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Preoperative care of deteriorating patient following bowel surgery (06HDC09771)

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(06HDC09771, 18 January 2008)

General surgeon ~ Private surgical hospital ~ Colorectal surgery ~ Varicose veins ~ Standard of care ~ Communication ~ Right 4(1)

A woman complained about the services provided by a general surgeon and a private hospital. She consulted the surgeon regarding elective surgery for varicose veins. At the pre-surgery consultation she reported intermittent minor rectal bleeding. The surgeon agreed to investigate the cause of her bleeding while she was anaesthetised for her vein surgery. After performing the vein surgery, the surgeon introduced a sigmoidoscope, which revealed a polyp and a tumour in the rectal wall. He dissected the tumour from the wall of the rectum, which resulted in a visible hole. He repaired the hole.

The following day, he advised the woman that a tumour had been found, dissected and sent for histological examination. Three days later, she developed signs of peritonitis. She was returned to theatre for repair of a leaking anastomosis and construction of a stoma. When her condition did not improve, she was transferred, later that day, to a major public hospital's department of critical care. Three days later, she was transferred to a surgical ward and had additional surgery the following day to excise a short length of necrotic bowel and revise the colostomy.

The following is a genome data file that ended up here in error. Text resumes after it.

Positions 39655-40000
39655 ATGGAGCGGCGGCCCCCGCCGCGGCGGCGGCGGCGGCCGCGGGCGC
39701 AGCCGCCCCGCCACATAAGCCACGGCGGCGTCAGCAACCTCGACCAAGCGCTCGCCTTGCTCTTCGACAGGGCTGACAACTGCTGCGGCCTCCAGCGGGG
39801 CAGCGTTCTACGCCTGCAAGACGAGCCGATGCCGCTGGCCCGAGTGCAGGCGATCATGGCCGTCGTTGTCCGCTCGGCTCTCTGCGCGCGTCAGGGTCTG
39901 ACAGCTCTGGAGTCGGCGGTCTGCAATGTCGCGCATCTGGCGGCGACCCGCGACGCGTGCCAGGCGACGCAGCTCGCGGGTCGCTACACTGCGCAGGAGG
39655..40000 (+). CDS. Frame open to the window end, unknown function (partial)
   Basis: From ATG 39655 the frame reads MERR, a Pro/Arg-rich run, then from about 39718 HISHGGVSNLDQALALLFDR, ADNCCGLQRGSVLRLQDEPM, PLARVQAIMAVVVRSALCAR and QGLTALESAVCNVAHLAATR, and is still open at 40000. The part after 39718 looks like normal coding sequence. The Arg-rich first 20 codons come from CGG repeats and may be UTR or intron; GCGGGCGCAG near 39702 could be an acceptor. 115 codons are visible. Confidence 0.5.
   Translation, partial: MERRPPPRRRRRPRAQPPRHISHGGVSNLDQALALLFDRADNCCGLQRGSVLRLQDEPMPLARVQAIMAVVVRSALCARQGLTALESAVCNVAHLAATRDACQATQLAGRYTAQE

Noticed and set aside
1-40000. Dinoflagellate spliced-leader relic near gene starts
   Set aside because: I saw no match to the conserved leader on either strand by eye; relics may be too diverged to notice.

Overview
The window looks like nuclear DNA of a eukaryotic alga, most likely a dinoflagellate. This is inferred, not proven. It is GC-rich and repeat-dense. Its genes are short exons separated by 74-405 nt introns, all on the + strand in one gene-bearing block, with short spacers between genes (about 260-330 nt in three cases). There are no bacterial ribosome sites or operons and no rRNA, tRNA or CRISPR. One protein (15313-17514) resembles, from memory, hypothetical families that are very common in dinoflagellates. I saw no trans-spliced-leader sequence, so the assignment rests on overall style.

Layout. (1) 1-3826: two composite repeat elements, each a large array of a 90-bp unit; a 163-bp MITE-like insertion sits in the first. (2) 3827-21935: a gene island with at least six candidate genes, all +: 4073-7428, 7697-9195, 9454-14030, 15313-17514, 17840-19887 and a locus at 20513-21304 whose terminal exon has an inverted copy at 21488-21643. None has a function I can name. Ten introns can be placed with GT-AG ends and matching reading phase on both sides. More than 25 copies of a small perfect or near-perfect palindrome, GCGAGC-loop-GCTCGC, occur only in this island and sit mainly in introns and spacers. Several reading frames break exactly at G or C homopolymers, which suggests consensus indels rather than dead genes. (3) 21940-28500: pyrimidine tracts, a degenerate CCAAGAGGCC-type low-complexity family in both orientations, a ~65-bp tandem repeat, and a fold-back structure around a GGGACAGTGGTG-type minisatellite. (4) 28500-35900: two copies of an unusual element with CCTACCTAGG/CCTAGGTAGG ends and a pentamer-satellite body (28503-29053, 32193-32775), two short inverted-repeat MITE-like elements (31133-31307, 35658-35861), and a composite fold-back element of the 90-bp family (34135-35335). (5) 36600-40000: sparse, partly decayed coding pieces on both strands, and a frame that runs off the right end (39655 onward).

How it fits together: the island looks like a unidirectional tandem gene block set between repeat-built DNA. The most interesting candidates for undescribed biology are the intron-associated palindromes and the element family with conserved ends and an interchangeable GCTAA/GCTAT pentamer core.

It was held that the critical safety net of surgical and medical back-up was not activated when the woman needed it. The hospital did not provide the woman with care of an appropriate standard and breached Right 4(1).

The surgeon's management of the woman's care was held to be appropriate. He took into consideration his knowledge of the patient when recommending that she have a bowel examination while anaesthetised for her vein surgery. He advised her of the outcome of the surgery and responded to her concerns. When he became aware that the woman's condition had deteriorated and she required additional surgery, he responded appropriately. He treated the woman with reasonable care and skill and communicated with her appropriately, and did not breach the Code.

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